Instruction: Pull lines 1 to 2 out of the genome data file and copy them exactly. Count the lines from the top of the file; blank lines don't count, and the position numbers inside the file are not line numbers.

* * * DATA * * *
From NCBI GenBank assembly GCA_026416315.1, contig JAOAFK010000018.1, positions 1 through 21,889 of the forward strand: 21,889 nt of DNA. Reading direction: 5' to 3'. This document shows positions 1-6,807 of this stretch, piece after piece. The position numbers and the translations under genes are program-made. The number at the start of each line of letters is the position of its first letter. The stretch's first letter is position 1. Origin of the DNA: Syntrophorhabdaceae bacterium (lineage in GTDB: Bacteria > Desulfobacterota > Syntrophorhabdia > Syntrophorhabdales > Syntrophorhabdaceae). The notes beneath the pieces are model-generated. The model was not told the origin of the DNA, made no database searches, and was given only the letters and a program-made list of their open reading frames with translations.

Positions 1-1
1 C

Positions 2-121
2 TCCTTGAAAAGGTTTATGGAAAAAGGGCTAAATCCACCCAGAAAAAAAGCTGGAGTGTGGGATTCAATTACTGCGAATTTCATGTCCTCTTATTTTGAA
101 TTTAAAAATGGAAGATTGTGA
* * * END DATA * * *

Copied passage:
From NCBI GenBank assembly GCA_026416315.1, contig JAOAFK010000018.1, positions 1 through 21,889 of the forward strand: 21,889 nt of DNA. Reading direction: 5' to 3'. This document shows positions 1-6,807 of this stretch, piece after piece. The position numbers and the translations under genes are program-made. The number at the start of each line of letters is the position of its first letter. The stretch's first letter is position 1. Origin of the DNA: Syntrophorhabdaceae bacterium (lineage in GTDB: Bacteria > Desulfobacterota > Syntrophorhabdia > Syntrophorhabdales > Syntrophorhabdaceae). The notes beneath the pieces are model-generated. The model was not told the origin of the DNA, made no database searches, and was given only the letters and a program-made list of their open reading frames with translations.

Positions 1-1